What gets in the way of healthy living?
The last 4 months I’ve been following up with several individuals who I’ve had the chance to work with. These are people who over the past year we’ve worked with to help improve their health. As part of this follow up I’ve looked into how their physical and emotional well-being was holding up. As part of this project certain protocols were set up to establish the effects different stressors had on each person. Since I’ve also been working on breaking certain habits or ways of thinking, I also participated in this follow up project.
We’ve already written on several occasions the effects that chronic stress has on health. This of course is nothing new as several scientific studies have shown that more than 90% of illnesses are stress related. As a recap of what we’ve already mentioned in other posts – chemical changes occur in the brain whenever stress occurs. As a result the endocrine, immune and digestive systems weaken. Illness is manifested differently in each person due to a number of variables such as nutrition, exercise, sleep habits, use of pharmaceutical drugs, etc. Either way, chronic stress always leads to disease.
One of our primary findings on the follow up project included the ability to map out the root of chronic stress. It appears that chronic stress develops whenever we’ve made a conscious decision to act in a way contrary to what we know to be true. In this process we create rationalizations. In reality this is a nicer way of saying we create lies in order to justify actions and/or thoughts to gain self approval. This includes creating stories to support the lies we’ve told ourselves, which inevitably perpetuates more lies and false stories in an effort to support poor decision making.
From a physiological standpoint this mental exercise causes thousands of our brain’s neurons to create new interconnections. These new connections block reality and truth. In the process we create a new reality that now becomes our relative truth. The consistent stream of lies however, is always in a constant battle with what we already know to be true. In an effort to decrease feelings of guilt we seek approval from others. Often times this can come in the form seeking praise or recognition. Any accolades we receive however are only superficial. In conversations with others during this follow up project, it was conclusive that happiness was never permanent unless changes occur from within to detangle ourselves from or own lies.
This leads me to strongly believe that in most cases, attributing problems and behaviors to genetics or our surroundings is an excuse we generate to not confront the knowledge and truth that is already embedded in our frontal brain. Superficial changes will never work. This is why we can all get easily stuck with feelings of resentment, constant suspicion, pride, anxiety, anger and all other emotions that leave us feeling unhappy and on edge.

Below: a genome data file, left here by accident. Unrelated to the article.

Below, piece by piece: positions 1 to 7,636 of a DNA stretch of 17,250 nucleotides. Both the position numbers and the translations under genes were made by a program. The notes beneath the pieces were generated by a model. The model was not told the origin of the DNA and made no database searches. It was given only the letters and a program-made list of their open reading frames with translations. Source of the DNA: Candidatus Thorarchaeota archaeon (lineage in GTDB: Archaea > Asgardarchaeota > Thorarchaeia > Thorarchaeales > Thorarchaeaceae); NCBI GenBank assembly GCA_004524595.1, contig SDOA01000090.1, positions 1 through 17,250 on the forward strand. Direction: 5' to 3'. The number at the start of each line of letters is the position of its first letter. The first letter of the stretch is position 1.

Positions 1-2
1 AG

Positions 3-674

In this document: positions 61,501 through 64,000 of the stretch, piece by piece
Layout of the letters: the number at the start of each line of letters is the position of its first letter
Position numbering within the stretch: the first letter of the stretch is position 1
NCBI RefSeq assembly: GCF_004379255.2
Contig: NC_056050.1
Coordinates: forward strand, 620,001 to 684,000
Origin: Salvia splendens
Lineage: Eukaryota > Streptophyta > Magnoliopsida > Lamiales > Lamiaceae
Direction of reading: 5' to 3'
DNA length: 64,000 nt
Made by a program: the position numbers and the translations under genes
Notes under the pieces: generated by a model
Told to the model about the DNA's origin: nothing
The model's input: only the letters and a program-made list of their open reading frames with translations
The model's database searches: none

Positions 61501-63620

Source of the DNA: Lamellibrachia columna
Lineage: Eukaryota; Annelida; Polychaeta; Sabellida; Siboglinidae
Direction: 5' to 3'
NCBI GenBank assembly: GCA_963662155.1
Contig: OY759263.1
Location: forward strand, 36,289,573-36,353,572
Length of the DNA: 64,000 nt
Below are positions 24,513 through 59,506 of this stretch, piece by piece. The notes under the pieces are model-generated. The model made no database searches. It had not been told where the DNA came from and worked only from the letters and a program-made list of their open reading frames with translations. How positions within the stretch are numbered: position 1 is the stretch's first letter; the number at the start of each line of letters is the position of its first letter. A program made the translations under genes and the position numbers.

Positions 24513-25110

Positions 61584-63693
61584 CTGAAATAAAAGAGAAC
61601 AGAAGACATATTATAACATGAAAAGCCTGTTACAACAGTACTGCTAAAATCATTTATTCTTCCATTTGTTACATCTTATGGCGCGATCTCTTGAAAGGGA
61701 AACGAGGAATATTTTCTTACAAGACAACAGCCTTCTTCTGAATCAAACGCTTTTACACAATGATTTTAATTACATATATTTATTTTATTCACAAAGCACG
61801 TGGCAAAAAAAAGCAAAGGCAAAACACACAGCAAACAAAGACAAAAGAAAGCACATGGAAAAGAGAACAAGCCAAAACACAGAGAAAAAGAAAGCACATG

The fact remains however, that we’re all intelligent people and know that constant stress is unhealthy. The largest hindrance however is our perception of self preservation. The thought that the only way to maintain some level of happiness is preserve what others may or may not think of me. As a society we’ve all, to some level, fallen victim to the lie that perfection is required to receive acceptance. Nothing can be further from the truth. There is something refreshing and beautiful about admitting our human nature and vulnerabilities. That’s not to say we have to share them with the world, but something in our research that was consistent across the board is that the first step towards changing inwardly is to come to the self admission of one’s own weaknesses, and understanding that it is okay to have them. To live under the constant shroud of lies in order to put on a façade of perfection has the opposite effect of happiness – it often leads to loneliness, sadness and lack of health.
As we reconcile who we truly are to ourselves and abide by the true principles that each of us is innately born with – such as service, compassion, forgiveness, and all other virtuous behaviors and paradigms – we begin to align our cognitive actions with our true natures. This is the key to happiness. This is the key to good health.
Originally published November 21, 2014